The NFL has made no secret of its commitment to equality throughout the league. 12 games have already been decided by three or fewer points, most during two weeks of each NFL season. Eight teams have cleared at least 10-point deficits to win or equalize, the second-most all-time through Week 2. The game is changing, and these close games and tight finishes regularly lead to the tally being taken by the competition agency to the media. All about messages!

Maybe we should add “historical” for the odds of winning. Or people who didn’t get a “C” in the one statistics class they took in college could determine an “adjusted odds” to account for the aforementioned offensive blast.

Not so special teams

One of the big storylines of Week 1 was the kickers, whether they made or missed big field goals. In week 2, there were a few special teams that may have flown under the radar.

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With the Dolphins winning in dramatic fashion, it’s easy to forget that they allowed a 103-yard kick-off for a touchdown from Devin Duvernay. It was Duvernay’s second kick-return TD in his career, but the first to be allowed by the Dolphins since the 2019 season.

In Pittsburgh, the Steelers did not block shooter Brenden Schooler on a punt in the third quarter. Schooler cleared the field to Gunner Olszewski, and when Olszewski muffled the punt, he was there to collect. The Patriots would score three games later to extend their lead to 17-6, and Steelers coach Mike Tomlin called it an “important play” in his post-game press conference.

And the operational problems continued with the Denver Broncos into Week 2. Late in the third quarter, the Broncos lined up for a 54-yard field goal with Brandon McManus, who missed a 64-yard game winner the previous week in the much-discussed game. decision by head coach Nathaniel Hackett. The Broncos eventually had to take a delay penalty – their third in seven quarters to that point – and kicked when the attempt would have been a 59-yarder in good weather and high altitude.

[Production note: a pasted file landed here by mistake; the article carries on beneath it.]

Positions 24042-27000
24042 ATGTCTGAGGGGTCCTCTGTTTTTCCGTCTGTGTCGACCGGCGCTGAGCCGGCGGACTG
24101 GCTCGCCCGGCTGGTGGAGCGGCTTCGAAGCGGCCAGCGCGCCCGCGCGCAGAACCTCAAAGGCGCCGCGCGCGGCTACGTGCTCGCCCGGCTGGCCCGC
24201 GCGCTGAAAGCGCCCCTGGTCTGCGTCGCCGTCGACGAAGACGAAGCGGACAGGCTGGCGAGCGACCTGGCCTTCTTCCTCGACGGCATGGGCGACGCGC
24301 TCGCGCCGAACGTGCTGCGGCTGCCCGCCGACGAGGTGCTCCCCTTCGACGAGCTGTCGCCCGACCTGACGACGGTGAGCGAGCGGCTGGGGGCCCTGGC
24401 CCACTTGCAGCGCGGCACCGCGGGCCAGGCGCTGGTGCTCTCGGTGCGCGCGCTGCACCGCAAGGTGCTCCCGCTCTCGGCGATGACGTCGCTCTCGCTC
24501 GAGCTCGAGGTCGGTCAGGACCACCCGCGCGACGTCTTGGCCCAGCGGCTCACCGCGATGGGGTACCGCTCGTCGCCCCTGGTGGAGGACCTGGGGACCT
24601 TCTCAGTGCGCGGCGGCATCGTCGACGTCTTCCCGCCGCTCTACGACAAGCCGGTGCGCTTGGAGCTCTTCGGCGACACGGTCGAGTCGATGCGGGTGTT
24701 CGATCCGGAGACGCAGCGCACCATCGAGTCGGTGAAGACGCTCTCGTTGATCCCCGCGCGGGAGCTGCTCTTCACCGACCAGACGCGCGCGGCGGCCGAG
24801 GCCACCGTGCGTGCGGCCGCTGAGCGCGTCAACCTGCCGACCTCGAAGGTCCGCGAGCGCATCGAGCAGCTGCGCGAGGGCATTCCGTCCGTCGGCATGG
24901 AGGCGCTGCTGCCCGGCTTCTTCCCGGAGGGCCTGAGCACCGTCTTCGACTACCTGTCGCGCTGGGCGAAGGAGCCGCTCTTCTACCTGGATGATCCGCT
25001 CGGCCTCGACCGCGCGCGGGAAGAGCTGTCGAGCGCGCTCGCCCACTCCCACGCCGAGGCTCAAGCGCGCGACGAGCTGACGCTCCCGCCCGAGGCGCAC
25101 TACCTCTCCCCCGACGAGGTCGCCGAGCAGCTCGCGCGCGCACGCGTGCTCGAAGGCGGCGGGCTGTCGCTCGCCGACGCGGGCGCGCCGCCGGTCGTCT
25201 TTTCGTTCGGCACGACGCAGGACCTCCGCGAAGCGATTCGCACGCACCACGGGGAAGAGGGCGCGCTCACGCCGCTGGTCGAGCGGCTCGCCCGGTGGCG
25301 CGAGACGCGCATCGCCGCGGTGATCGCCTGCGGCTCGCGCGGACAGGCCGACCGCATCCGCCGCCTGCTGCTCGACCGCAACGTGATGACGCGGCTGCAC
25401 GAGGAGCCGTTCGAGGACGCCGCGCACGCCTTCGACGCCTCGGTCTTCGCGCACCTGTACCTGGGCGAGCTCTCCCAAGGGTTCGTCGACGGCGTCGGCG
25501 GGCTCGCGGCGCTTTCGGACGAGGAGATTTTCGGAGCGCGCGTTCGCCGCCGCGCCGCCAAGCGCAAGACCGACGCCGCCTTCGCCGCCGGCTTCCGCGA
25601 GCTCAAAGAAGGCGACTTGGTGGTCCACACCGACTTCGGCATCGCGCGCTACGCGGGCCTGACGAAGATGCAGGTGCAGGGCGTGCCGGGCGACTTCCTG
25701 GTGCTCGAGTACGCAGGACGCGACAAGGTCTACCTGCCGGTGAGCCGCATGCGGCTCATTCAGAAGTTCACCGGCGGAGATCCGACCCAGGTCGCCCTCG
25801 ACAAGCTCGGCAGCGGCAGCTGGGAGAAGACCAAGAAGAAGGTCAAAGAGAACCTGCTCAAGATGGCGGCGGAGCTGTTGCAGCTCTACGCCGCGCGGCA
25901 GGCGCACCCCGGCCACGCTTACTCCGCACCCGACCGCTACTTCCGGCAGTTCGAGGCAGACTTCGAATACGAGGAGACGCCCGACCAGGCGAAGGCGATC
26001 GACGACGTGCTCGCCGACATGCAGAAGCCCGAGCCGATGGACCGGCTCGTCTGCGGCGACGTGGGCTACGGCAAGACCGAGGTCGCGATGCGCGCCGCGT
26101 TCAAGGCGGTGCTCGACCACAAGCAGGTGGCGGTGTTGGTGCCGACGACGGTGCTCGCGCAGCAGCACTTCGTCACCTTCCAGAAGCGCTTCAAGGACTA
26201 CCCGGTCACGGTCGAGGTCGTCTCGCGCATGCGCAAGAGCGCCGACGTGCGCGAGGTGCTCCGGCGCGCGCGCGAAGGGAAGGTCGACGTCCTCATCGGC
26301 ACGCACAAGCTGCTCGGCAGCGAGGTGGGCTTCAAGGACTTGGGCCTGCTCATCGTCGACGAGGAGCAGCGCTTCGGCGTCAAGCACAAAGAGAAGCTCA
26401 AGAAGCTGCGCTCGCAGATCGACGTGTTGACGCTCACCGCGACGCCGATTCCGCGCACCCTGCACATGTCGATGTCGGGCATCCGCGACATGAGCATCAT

“That was something we talked about beforehand in those situations,” Hackett said later. “We decided we wanted to go for the kick and then of course we had the delay of the game and decided to punt it because our defense was doing really well.”

They burned their second half timeout with 10 minutes to go in the fourth quarter when they failed to return a punt for a Houston punt. The Broncos had just fired Davis Mills in third and the Texans were in a clear punt situation on fourth and 14 of the Denver 45 in a close 13-9 game. But the Broncos had no repechage on the field and had to call a timeout.

Brown’s defense has work to do

The Cleveland Browns have to bounce back from the epic collapse against the Jets this week, and it starts with their defense.

The defense got sloppy in the soft zone against the Jets, letting Joe Flacco dominate in the final two minutes of the game. Defensive coordinator Joe Woods will have to make adjustments this week so the same doesn’t happen on a short week against Mitchell Trubisky and the Steelers on Thursday night.

It seems hard to believe at this point that he will have his second best pass rusher. Jadeveon Clowney left the game in the second half with an ankle injury and was later seen wearing a boot on his right foot. Rarely is a player in a hiking boot on Sunday and taking impact shots four days later.